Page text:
An additional $1 billion is set aside to hire local police under the Community Oriented Policing Services program. The program, known as COPS grants, paid the salaries of many local police officers and was a "modest contributor" to the decline in crime in the 1990s, according to a 2005 government oversight report.

Both programs had all been eliminated during the Bush administration.

The bill also includes $225 million for general criminal justice grants for things such as youth mentoring programs, $225 million for Indian tribe law enforcement, $125 million for police in rural areas, $100 million for victims of crimes, $50 million to fight Internet crimes against children and $40 million in grants for law enforcement along the Mexican border.

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The maximum Pell Grant, which helps the lowest-income students attend college, would increase from $4,731 currently to $5,350 starting July 1 and $5,550 in 2010-2011. That would cover three-quarters of the average cost of a four-year college. An extra 800,000 students, or about 7 million, would now get Pell funding.

The stimulus also increases the tuition tax credit to $2,500 and makes it 40 percent refundable, so families who don't earn enough to pay income tax could still get up to $1,000 in extra tuition help.

Computer expenses will now be an allowable expense for 529 college savings plans.

The final package cut $6 billion the House wanted to spend to kick-start building projects on college campuses. But parts of the $54 billion state stabilization fund -- with $39 billion set aside for education -- can be used for modernizing facilities.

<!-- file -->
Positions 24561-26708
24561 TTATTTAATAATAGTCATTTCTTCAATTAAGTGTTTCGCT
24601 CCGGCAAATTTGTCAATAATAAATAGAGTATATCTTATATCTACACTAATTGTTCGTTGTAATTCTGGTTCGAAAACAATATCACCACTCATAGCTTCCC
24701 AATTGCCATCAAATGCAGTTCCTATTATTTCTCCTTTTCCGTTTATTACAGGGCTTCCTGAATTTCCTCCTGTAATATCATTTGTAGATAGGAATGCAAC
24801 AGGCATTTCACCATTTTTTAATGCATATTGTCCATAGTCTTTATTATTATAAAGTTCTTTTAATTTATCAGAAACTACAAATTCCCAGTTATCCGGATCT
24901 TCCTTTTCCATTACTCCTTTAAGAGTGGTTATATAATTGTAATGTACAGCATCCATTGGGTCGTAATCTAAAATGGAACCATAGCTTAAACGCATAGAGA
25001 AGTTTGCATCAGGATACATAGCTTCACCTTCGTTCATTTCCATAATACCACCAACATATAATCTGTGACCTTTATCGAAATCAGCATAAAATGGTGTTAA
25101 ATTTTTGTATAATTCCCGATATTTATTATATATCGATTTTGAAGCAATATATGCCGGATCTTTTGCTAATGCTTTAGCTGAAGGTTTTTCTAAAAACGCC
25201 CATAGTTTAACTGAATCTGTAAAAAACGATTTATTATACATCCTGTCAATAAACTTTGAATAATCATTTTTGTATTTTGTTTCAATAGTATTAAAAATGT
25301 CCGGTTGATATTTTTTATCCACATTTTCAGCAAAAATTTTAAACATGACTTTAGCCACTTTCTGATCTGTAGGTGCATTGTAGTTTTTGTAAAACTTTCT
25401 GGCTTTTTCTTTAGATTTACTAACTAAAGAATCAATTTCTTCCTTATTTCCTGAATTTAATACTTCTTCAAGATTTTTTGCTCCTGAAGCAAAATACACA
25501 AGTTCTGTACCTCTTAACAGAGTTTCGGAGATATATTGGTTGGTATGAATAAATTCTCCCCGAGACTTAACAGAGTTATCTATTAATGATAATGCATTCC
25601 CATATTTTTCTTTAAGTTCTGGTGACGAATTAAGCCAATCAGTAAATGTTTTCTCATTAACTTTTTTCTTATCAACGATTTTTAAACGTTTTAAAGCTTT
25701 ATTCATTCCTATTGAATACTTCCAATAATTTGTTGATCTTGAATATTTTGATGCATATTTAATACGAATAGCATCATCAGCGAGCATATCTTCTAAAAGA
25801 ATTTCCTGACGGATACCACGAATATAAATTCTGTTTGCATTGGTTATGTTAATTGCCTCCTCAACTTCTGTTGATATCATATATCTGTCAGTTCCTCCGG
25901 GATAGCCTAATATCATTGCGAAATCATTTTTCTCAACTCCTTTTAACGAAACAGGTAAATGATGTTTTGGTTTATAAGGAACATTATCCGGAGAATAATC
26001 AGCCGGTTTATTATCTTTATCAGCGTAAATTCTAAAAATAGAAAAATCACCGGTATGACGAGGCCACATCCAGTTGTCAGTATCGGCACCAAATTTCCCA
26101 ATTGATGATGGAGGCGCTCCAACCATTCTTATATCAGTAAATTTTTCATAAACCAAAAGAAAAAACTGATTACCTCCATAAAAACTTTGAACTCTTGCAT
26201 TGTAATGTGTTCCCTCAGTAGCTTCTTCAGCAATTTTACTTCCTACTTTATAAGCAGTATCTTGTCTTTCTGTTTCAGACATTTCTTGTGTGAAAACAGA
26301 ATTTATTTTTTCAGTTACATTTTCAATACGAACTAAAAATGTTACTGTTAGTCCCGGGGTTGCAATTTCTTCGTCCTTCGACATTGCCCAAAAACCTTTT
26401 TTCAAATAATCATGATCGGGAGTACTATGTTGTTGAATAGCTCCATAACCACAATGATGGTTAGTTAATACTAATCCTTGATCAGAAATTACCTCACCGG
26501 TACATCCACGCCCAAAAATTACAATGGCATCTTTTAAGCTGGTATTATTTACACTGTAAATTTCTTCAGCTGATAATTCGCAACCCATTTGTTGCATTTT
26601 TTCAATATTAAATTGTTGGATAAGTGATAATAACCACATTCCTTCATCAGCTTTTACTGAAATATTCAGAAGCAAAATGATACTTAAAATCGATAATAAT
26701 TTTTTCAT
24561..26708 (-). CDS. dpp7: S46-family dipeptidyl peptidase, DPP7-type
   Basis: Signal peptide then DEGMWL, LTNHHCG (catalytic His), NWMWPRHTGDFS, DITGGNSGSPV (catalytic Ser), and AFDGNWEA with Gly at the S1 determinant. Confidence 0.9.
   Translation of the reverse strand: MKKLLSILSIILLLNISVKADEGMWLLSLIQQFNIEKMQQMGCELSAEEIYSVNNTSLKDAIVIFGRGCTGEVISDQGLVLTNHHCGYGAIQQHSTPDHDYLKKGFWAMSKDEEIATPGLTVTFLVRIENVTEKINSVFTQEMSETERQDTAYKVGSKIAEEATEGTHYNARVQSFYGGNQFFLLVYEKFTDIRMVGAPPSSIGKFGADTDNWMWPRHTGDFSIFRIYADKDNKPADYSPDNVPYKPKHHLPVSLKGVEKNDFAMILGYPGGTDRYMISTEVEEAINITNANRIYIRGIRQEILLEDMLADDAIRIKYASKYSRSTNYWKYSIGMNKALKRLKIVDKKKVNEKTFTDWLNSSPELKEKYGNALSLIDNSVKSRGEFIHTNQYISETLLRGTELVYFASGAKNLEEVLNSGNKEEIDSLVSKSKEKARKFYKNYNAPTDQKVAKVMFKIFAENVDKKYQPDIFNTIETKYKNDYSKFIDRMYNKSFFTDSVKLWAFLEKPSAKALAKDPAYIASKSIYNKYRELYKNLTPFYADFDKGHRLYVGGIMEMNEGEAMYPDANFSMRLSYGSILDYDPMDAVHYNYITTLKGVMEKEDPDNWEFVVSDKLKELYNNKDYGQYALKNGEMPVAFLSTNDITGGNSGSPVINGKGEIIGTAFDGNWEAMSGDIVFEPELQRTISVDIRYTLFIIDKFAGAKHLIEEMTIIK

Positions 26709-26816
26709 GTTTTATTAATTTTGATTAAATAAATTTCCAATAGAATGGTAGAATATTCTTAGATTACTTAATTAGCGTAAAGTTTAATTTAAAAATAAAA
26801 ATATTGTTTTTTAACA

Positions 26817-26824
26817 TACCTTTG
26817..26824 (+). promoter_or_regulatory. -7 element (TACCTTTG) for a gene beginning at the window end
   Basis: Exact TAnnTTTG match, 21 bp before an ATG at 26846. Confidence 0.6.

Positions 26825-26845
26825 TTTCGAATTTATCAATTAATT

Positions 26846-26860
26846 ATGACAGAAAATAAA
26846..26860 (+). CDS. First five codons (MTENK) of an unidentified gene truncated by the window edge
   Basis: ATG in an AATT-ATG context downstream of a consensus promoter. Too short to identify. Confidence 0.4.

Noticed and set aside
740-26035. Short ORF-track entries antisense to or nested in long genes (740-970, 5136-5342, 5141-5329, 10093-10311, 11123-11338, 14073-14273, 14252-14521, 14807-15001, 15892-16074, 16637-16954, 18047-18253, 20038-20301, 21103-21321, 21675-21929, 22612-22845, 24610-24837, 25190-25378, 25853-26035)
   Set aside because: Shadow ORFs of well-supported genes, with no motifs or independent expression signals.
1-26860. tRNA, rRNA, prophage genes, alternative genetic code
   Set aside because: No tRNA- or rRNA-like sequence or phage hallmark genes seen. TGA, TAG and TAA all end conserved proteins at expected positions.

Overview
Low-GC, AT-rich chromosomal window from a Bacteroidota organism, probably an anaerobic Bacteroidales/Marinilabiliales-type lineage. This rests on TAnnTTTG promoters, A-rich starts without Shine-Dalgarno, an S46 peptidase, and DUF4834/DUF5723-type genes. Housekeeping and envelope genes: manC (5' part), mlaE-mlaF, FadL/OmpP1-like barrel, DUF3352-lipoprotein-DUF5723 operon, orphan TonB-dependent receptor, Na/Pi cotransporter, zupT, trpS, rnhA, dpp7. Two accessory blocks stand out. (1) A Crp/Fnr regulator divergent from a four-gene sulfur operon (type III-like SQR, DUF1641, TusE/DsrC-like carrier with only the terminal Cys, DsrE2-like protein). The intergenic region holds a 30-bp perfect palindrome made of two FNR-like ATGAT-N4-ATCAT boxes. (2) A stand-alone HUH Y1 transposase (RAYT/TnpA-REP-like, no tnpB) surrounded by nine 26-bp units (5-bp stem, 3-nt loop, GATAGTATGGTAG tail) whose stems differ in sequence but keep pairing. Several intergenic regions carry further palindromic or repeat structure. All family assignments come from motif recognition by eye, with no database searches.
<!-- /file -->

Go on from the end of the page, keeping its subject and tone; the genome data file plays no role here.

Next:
There's also an estimated $15 billion for scientific research, much of which will go to universities. Funding for the National Institutes of Health includes $1.5 billion set aside for university research facilities.

Altogether, the package spends an estimated $32 billion on higher education.

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More than 37 million Americans live in poverty, and the vast majority of them are in line for extra help under the giant stimulus package. Millions more could be kept from slipping into poverty by the economic lifeline.

People who get food stamps -- 30 million and growing -- will get more. People drawing unemployment checks -- nearly 5 million and growing -- would get an extra $25, and keep those checks coming longer. People who get Supplemental Security Income -- 7 million poor Americans who are elderly, blind or disabled -- would get one-time extra payments of $250.

Many low-income Americans also are likely to benefit from a trifecta of tax credits: expansions to the existing Child Tax Credit and Earned Income Tax Credit, and a new refundable tax credit for workers. Taken together, the three credits are expected to keep more than 2 million Americans from falling into poverty, including more than 800,000 children, according to the private Center on Budget and Policy Priorities.

The package also includes a $3 billion emergency fund to provide temporary assistance to needy families. In addition, cash-strapped states will get an infusion of $87 billion for Medicaid, the government health program for poor people, and that should help them avoid cutting off benefits to the needy.